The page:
We’ve all had the unfortunate pleasure of being stuck behind the tentative highway driver – the one that pumps the brakes during any lane change, when a semi-truck passes them, or even at the sight of a car in the breakdown lane miles ahead. Riding the brake on the highway has a detrimental effect on the flow of traffic – creating a brake-light-chain-reaction slowing the pace of free-flowing traffic. As one would expect, with literally no provocation to pump the brakes accept one car slowing down, the free-flowing traffic slows down considerably due to collective braking. Now think about how an autonomous self-driving vehicle would react to sudden braking on the freeway.

The University of Illinois Traffic Study

With a growing list of next-gen electric luxury vehicles featuring autonomous technology and the ever-present discussion surrounding the safety of self-driving cars, the University of Illinois at Urban-Champaign conducted a rather groundbreaking traffic study. Hoping to prove that incorporating a single autonomous vehicle into a line of 20 cars would alleviate congestion, University of Illinois researchers led by Daniel Work put together a phantom traffic demonstration. The results were fascinating:

1. The presence of just one autonomous car reduces the standard deviation in the speed of all the cars in the jam by around 50%.

2. The number of sharp hits to the brakes is cut from around nine per vehicle for every kilometer traveled to at most 2.5 – and sometimes zero.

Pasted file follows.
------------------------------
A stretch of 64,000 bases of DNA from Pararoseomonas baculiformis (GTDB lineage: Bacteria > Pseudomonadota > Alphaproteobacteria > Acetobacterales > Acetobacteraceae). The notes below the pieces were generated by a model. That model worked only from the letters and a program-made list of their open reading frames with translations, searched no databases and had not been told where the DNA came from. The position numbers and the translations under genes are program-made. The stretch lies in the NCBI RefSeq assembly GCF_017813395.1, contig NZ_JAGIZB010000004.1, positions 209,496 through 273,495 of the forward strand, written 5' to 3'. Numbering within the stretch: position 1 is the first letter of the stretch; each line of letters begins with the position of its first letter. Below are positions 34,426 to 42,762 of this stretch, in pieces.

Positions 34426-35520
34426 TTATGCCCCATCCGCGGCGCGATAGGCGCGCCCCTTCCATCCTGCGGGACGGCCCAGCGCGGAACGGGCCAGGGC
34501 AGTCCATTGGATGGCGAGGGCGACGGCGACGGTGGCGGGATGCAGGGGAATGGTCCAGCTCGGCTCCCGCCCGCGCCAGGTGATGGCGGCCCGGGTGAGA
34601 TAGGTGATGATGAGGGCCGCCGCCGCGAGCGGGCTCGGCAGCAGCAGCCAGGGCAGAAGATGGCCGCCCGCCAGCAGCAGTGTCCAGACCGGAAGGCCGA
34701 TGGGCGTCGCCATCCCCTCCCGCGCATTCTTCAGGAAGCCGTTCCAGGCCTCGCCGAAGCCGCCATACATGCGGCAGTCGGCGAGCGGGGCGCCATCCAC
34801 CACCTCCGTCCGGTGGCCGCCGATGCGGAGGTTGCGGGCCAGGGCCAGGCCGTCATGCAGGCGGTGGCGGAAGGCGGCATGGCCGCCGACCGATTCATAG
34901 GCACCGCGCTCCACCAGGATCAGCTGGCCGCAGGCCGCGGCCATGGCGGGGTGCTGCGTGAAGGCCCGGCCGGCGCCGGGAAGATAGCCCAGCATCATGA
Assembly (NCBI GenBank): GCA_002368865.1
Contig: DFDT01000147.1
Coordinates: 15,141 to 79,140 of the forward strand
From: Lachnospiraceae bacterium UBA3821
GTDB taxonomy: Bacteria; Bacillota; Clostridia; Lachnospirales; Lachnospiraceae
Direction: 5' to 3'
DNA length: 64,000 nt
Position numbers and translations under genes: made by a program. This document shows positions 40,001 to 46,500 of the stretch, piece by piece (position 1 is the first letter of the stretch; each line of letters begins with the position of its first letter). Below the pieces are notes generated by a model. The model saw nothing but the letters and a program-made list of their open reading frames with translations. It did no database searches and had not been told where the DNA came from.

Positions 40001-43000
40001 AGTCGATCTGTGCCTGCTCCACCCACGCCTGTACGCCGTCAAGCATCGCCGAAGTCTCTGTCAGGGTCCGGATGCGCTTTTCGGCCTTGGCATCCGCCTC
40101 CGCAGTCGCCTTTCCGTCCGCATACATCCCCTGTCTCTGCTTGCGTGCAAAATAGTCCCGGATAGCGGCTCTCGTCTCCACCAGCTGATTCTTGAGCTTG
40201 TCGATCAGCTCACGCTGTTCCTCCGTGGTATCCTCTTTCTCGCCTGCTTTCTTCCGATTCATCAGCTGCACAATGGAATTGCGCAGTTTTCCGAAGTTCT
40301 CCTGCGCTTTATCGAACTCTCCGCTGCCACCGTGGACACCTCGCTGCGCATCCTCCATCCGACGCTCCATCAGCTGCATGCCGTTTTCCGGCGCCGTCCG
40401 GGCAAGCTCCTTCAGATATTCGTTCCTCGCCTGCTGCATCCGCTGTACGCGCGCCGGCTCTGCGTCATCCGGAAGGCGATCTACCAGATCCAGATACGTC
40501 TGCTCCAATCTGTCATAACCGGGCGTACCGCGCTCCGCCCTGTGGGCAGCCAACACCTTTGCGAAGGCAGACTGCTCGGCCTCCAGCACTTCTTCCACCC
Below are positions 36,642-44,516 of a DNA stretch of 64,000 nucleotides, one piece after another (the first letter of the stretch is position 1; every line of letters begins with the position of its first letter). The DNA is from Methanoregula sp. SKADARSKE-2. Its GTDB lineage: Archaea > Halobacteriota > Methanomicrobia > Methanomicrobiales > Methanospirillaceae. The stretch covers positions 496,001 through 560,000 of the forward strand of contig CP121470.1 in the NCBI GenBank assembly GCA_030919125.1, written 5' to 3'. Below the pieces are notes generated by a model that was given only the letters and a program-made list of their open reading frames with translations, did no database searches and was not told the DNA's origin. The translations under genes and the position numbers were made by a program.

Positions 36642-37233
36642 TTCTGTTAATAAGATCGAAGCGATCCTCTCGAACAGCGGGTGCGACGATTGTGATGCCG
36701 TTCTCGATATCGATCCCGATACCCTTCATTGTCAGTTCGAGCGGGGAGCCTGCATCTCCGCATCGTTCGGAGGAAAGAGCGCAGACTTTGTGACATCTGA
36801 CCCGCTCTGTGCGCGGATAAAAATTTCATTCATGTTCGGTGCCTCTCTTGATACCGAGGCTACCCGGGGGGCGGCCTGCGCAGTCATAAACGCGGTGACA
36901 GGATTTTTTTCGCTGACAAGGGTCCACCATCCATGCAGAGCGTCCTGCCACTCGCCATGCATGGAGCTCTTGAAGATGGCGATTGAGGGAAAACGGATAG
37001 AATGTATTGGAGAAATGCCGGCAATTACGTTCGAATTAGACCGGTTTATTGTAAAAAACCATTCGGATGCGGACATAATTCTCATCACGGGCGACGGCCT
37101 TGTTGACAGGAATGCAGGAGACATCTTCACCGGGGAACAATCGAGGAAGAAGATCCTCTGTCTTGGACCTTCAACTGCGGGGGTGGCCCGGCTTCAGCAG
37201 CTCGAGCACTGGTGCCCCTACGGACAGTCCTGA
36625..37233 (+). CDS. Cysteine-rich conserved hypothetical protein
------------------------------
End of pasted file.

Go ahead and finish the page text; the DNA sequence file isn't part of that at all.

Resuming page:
“A single autonomous vehicle can control the flow of at least 20 human-controlled vehicles around it, with substantial reductions in velocity standard deviation, excessive braking, and fuel consumption.”

AV’s Revolutionizing Traffic Flow

The autonomous vehicle’s ability to control its speed intelligently during the slowdown, in essence, stopped the braking chain reaction further down the line. This also has a positive impact on fuel consumption. The process of slowing down and then speeding back up again (especially on the highway) has a negative impact on your miles per gallon. According to the study, the presence of autonomous cars has “a savings as much as 40% when averaged across all the cars in the traffic flow.”
What’s even more fascinating about the study, the autonomous vehicle used in the traffic circle simulation did not use state-of-the-art self-driving technology engineered in today’s Best Electric Cars. It was nothing more than advanced cruise control system standard in most premium sedans.

“This simple structure implies that a noticeable impact on congestion traffic flow can in principle be achieved by means of adaptive cruise control system that are already in place in certain new vehicles.”

Tesla’s Self-Driving Technology

On the heels of the University of Illinois study proving that “AV’s counteract humans’ tendency to produce unstable traffic situations,” electric vehicle manufacturers on the fence about incorporating state-of-the-art self-driving technology should have all the evidence they need to move forward. With Tesla’s newest fleet of electric vehicles (Model X, Model S, or Model 3) all equipped with the latest self-driving hardware and competitors like the Chevy Bolt EV and BMW i3 reluctant to integrate the auto-pilot feature, it’s safe to say that Tesla’s investment into self-driving technology certainly looks like it’s going to pay off.

Sources: MIT Technology Review, University of Illinois